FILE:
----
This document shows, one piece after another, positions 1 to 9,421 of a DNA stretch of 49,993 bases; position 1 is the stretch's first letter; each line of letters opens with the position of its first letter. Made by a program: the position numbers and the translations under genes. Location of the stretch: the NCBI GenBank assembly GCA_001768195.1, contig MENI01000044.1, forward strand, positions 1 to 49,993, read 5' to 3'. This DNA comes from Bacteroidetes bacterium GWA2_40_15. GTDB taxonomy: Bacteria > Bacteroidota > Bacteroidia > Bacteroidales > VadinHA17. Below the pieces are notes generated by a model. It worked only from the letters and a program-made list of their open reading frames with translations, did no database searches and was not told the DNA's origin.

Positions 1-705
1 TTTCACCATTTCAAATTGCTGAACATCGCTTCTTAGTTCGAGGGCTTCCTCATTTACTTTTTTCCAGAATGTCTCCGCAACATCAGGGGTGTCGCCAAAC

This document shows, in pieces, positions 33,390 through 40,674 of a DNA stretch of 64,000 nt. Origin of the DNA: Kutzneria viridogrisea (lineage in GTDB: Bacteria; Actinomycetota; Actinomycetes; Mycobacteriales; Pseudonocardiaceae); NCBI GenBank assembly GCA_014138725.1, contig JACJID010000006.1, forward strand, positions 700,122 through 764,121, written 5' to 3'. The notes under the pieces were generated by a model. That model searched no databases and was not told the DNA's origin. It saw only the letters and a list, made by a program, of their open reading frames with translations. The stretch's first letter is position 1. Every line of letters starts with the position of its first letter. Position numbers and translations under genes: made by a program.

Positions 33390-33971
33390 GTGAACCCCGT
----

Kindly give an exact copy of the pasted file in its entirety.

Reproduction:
This document shows, one piece after another, positions 1 to 9,421 of a DNA stretch of 49,993 bases; position 1 is the stretch's first letter; each line of letters opens with the position of its first letter. Made by a program: the position numbers and the translations under genes. Location of the stretch: the NCBI GenBank assembly GCA_001768195.1, contig MENI01000044.1, forward strand, positions 1 to 49,993, read 5' to 3'. This DNA comes from Bacteroidetes bacterium GWA2_40_15. GTDB taxonomy: Bacteria > Bacteroidota > Bacteroidia > Bacteroidales > VadinHA17. Below the pieces are notes generated by a model. It worked only from the letters and a program-made list of their open reading frames with translations, did no database searches and was not told the DNA's origin.

Positions 1-705
1 TTTCACCATTTCAAATTGCTGAACATCGCTTCTTAGTTCGAGGGCTTCCTCATTTACTTTTTTCCAGAATGTCTCCGCAACATCAGGGGTGTCGCCAAAC

This document shows, in pieces, positions 33,390 through 40,674 of a DNA stretch of 64,000 nt. Origin of the DNA: Kutzneria viridogrisea (lineage in GTDB: Bacteria; Actinomycetota; Actinomycetes; Mycobacteriales; Pseudonocardiaceae); NCBI GenBank assembly GCA_014138725.1, contig JACJID010000006.1, forward strand, positions 700,122 through 764,121, written 5' to 3'. The notes under the pieces were generated by a model. That model searched no databases and was not told the DNA's origin. It saw only the letters and a list, made by a program, of their open reading frames with translations. The stretch's first letter is position 1. Every line of letters starts with the position of its first letter. Position numbers and translations under genes: made by a program.

Positions 33390-33971
33390 GTGAACCCCGT